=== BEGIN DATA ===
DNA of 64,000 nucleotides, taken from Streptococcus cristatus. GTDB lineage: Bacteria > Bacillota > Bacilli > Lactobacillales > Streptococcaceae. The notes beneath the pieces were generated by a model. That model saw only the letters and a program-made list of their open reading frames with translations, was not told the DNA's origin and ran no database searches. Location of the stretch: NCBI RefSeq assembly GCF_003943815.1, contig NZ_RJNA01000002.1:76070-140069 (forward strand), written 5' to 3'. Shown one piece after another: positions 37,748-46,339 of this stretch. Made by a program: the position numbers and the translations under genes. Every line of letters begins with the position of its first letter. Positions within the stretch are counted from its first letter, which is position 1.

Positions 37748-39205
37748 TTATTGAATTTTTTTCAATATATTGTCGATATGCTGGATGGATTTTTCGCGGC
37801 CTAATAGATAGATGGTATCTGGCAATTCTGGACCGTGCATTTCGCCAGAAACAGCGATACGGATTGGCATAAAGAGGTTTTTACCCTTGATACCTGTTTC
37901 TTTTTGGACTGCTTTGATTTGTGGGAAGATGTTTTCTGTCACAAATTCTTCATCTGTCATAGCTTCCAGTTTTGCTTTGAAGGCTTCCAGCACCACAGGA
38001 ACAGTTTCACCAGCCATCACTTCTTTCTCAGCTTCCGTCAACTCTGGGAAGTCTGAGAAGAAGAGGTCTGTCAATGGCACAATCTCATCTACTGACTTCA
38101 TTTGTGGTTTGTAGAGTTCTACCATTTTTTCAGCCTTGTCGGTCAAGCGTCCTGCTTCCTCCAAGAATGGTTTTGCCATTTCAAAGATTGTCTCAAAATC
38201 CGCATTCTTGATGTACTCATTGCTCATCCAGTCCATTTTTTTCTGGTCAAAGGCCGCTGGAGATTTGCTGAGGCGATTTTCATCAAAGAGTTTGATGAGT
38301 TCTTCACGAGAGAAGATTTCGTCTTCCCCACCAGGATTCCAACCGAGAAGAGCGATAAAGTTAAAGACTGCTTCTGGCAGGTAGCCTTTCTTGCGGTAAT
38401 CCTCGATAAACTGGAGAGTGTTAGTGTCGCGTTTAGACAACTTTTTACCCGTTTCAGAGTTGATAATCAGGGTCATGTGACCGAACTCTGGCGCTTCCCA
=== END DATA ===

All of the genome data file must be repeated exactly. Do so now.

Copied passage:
DNA of 64,000 nucleotides, taken from Streptococcus cristatus. GTDB lineage: Bacteria > Bacillota > Bacilli > Lactobacillales > Streptococcaceae. The notes beneath the pieces were generated by a model. That model saw only the letters and a program-made list of their open reading frames with translations, was not told the DNA's origin and ran no database searches. Location of the stretch: NCBI RefSeq assembly GCF_003943815.1, contig NZ_RJNA01000002.1:76070-140069 (forward strand), written 5' to 3'. Shown one piece after another: positions 37,748-46,339 of this stretch. Made by a program: the position numbers and the translations under genes. Every line of letters begins with the position of its first letter. Positions within the stretch are counted from its first letter, which is position 1.

Positions 37748-39205
37748 TTATTGAATTTTTTTCAATATATTGTCGATATGCTGGATGGATTTTTCGCGGC
37801 CTAATAGATAGATGGTATCTGGCAATTCTGGACCGTGCATTTCGCCAGAAACAGCGATACGGATTGGCATAAAGAGGTTTTTACCCTTGATACCTGTTTC
37901 TTTTTGGACTGCTTTGATTTGTGGGAAGATGTTTTCTGTCACAAATTCTTCATCTGTCATAGCTTCCAGTTTTGCTTTGAAGGCTTCCAGCACCACAGGA
38001 ACAGTTTCACCAGCCATCACTTCTTTCTCAGCTTCCGTCAACTCTGGGAAGTCTGAGAAGAAGAGGTCTGTCAATGGCACAATCTCATCTACTGACTTCA
38101 TTTGTGGTTTGTAGAGTTCTACCATTTTTTCAGCCTTGTCGGTCAAGCGTCCTGCTTCCTCCAAGAATGGTTTTGCCATTTCAAAGATTGTCTCAAAATC
38201 CGCATTCTTGATGTACTCATTGCTCATCCAGTCCATTTTTTTCTGGTCAAAGGCCGCTGGAGATTTGCTGAGGCGATTTTCATCAAAGAGTTTGATGAGT
38301 TCTTCACGAGAGAAGATTTCGTCTTCCCCACCAGGATTCCAACCGAGAAGAGCGATAAAGTTAAAGACTGCTTCTGGCAGGTAGCCTTTCTTGCGGTAAT
38401 CCTCGATAAACTGGAGAGTGTTAGTGTCGCGTTTAGACAACTTTTTACCCGTTTCAGAGTTGATAATCAGGGTCATGTGACCGAACTCTGGCGCTTCCCA